MONTREAL — Rona has vowed a better customer experience at its stores as the big home improvement retailer struggles to turn around results weakened by the poor economy and intensifying competition from U.S.-based rivals.
“The customer experience will be our 2014 priority,” president and CEO Robert Sawyer said Tuesday during a conference call to discuss third-quarter results that missed analyst expectations as Rona also reported its 13th consecutive quarter of declining same-store sales.
Among the areas that will be beefed up are basic things like hours of operation and employee training, he told analysts, acknowledging that the chain took its eye off the consumer experience as it dealt with pressing financial challenges.
“It’s not rocket science. . . . we’re just trying to be pleasing to the customer,” Sawyer said
The Quebec-based company earned $30 million or 25 cents per share in the period ended Sept. 29. Net income was up from $5.5 million or five cents a share from a year earlier, but down from $33.5 million or 28 cents per share in 2012 when excluding one-time items.
Revenues for the summer quarter decreased 4.3 per cent to $1.17 billion from $1.22 billion due to store closures and a 2.4 per cent decrease in same-store sales, a key metric involving stores open at least a year.
Rona (TSX:RON) said the decrease in same-store sales was affected by a sharp drop in Canadian single-family housing starts, particularly in Quebec where it earns nearly half its revenues. The company said Ontario and Western Canada performed well aside from 18 Totem stores in Alberta that are being rebranded with the Rona name.
Store closures cut $18.2 million in sales while new openings added $3.5 million.
The retailer has completed eight of 11 planned big box store closures in Ontario and B.C. announced earlier this year.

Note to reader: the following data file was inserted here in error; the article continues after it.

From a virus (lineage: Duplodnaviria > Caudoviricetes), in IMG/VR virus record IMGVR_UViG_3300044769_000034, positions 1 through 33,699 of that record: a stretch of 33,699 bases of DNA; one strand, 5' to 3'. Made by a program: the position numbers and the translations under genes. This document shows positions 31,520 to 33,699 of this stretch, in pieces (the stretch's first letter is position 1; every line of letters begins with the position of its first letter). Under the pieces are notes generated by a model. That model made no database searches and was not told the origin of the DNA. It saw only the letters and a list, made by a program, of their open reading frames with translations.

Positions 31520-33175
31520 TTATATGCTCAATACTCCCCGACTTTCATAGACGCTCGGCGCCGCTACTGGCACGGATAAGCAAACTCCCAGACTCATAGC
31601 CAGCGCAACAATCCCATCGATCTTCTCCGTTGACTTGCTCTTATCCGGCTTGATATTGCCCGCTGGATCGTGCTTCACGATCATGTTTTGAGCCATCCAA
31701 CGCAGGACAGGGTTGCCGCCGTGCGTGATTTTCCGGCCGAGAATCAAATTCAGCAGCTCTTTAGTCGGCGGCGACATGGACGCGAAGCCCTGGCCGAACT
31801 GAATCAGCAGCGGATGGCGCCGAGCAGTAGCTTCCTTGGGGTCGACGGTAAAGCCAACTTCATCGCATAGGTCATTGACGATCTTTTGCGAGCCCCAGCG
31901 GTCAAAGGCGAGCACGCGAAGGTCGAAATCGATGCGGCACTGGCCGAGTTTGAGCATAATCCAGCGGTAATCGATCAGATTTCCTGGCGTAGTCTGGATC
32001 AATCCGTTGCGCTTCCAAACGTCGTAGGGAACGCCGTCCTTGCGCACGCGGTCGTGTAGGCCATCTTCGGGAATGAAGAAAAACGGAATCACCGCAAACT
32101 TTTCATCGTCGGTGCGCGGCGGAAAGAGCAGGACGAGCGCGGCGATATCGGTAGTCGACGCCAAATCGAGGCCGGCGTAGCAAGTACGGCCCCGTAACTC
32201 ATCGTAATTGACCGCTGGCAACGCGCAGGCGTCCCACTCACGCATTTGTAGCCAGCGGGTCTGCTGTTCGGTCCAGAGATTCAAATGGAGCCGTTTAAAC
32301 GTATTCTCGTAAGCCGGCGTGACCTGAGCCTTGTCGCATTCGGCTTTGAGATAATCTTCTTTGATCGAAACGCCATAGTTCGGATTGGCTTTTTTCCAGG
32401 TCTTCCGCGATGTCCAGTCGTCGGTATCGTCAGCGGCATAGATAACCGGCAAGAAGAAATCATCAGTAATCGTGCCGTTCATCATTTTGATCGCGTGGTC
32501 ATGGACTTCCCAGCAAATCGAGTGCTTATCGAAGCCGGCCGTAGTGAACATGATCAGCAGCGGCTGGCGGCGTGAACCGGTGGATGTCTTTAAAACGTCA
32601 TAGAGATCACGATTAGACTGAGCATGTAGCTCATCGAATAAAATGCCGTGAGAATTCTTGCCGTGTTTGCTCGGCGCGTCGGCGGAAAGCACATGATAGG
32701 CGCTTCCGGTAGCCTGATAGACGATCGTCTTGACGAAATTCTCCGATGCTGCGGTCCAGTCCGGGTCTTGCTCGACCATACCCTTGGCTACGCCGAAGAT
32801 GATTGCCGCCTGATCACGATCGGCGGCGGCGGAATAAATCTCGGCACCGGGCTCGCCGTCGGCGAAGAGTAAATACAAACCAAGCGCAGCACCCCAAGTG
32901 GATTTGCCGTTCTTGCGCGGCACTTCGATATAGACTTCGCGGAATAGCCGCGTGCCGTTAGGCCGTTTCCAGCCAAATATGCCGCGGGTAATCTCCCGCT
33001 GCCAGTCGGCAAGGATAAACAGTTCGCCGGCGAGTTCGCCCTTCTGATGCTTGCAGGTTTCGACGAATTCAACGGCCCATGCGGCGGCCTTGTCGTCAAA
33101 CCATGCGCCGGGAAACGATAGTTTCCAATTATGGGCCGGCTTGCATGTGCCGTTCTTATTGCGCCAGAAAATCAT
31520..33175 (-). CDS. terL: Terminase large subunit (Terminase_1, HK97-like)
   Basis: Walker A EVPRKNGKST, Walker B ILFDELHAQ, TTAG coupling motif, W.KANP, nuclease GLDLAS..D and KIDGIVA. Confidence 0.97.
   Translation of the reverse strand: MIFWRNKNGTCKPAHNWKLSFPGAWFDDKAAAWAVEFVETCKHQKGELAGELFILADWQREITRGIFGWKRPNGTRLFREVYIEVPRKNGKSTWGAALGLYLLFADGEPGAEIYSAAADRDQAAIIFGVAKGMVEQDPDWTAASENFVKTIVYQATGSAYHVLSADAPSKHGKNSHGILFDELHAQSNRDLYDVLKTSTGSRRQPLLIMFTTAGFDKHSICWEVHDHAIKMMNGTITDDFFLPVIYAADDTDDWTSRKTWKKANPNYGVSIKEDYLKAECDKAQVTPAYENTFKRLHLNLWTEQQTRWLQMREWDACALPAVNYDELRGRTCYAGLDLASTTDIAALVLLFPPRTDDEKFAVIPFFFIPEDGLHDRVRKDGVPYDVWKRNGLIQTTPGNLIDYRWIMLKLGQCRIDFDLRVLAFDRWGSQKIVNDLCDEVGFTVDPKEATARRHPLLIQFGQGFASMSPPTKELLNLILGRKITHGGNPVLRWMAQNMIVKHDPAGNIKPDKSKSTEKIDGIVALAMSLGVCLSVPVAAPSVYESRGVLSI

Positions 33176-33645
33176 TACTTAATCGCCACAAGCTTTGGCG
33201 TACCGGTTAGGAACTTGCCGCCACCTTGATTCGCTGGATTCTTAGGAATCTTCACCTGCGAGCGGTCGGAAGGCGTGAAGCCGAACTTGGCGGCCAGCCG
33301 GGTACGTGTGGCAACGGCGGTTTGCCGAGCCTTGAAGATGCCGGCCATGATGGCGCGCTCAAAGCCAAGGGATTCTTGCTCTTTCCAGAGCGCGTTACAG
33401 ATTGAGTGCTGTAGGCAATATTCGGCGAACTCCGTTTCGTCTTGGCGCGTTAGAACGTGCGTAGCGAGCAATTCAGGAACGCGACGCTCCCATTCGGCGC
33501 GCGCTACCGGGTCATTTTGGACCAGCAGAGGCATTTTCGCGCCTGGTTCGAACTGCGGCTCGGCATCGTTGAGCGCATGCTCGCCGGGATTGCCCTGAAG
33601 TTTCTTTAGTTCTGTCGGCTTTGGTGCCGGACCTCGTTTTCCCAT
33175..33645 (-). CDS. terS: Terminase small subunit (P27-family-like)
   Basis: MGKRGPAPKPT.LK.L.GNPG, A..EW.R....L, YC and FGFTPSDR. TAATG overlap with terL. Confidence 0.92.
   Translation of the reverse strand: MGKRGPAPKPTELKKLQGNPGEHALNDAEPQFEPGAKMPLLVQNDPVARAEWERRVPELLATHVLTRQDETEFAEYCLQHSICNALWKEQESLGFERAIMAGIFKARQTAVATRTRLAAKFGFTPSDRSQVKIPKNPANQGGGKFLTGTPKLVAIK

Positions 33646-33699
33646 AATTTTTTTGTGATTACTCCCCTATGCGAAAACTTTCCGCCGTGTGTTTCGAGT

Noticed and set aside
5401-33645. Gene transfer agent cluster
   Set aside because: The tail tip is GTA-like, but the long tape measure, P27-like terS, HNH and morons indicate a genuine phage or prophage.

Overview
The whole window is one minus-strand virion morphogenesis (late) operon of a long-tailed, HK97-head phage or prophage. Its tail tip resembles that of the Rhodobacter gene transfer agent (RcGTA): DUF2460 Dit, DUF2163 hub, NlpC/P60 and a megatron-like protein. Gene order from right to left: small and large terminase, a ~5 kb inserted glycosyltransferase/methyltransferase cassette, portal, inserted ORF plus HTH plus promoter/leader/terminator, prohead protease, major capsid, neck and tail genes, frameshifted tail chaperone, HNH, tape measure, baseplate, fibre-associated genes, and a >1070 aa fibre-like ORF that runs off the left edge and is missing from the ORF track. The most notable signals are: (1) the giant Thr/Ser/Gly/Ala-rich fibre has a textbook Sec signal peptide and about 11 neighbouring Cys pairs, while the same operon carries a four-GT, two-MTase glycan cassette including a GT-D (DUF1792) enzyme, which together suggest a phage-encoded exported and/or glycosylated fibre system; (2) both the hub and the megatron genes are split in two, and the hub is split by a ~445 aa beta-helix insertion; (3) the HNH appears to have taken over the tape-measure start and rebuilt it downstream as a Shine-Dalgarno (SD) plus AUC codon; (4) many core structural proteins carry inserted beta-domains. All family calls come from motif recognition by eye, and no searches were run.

The remaining three locations will be shuttered by year-end.
Rona was expected to earn $39.2 million, or 30 cents per share, in adjusted profits on $1.25 billion of revenues, according to analysts polled by Thomson Reuters.
Sawyer said the results didn’t meet Rona’s own expectations but the company is delivering on elements under its control.
It has achieved $63 million of its $110 million in planned cost reductions this year. The cost savings are mainly related to job cuts, the renegotiation of major administrative service contracts and store closings. About 30 per cent of the savings are to be reinvested in the company.
A $21-million cut in selling, general and administrative expenses was more than offset in promotions which lower prices and reduced gross margins by $26 million.
“In fact, for me, this is short-term pain for long-term gain,” he said, adding he’s confident of a turnaround.
Sawyer said the free cash generated in the quarter and $214 million of proceeds from the sale of its commercial and professional market division put the company in “an excellent financial position” to repurchase up to 8.6 million common shares, or 10 per cent of its stock over the next year.
Analysts have suggested that Rona shareholders need to be patient about a recovery for the company.
“Overall a very tough quarter,” said Derek Dley of Canaccord Genuity, who highlighted the weak same-store sales numbers.
“I think the market likes the share buyback that the company announced…but I still think the company’s facing a lot of headwinds here going forward and we’re going to see a few more quarters that look like this,” he said in an interview.
Dley said Rona continues to struggle amid tough consumer spending in Canada and increasing competition from U.S. players Home Depot and Lowe’s. While Rona’s same-store sales are in decline, Home Depot recently said its Canadian store numbers have improved.
On the Toronto Stock Exchange, Rona shares closed at a 52-week high, gaining 44 cents or 3.66 per cent, to $12.45.
Irene Nattel of RBC Capital Markets said the results “underscore the challenging macro environment and the challenge facing Rona as it works to rebuild its foundation.”
“2013 best viewed as transitional year as new management team works to realign offering, pricing, cost structure,” she wrote in a report.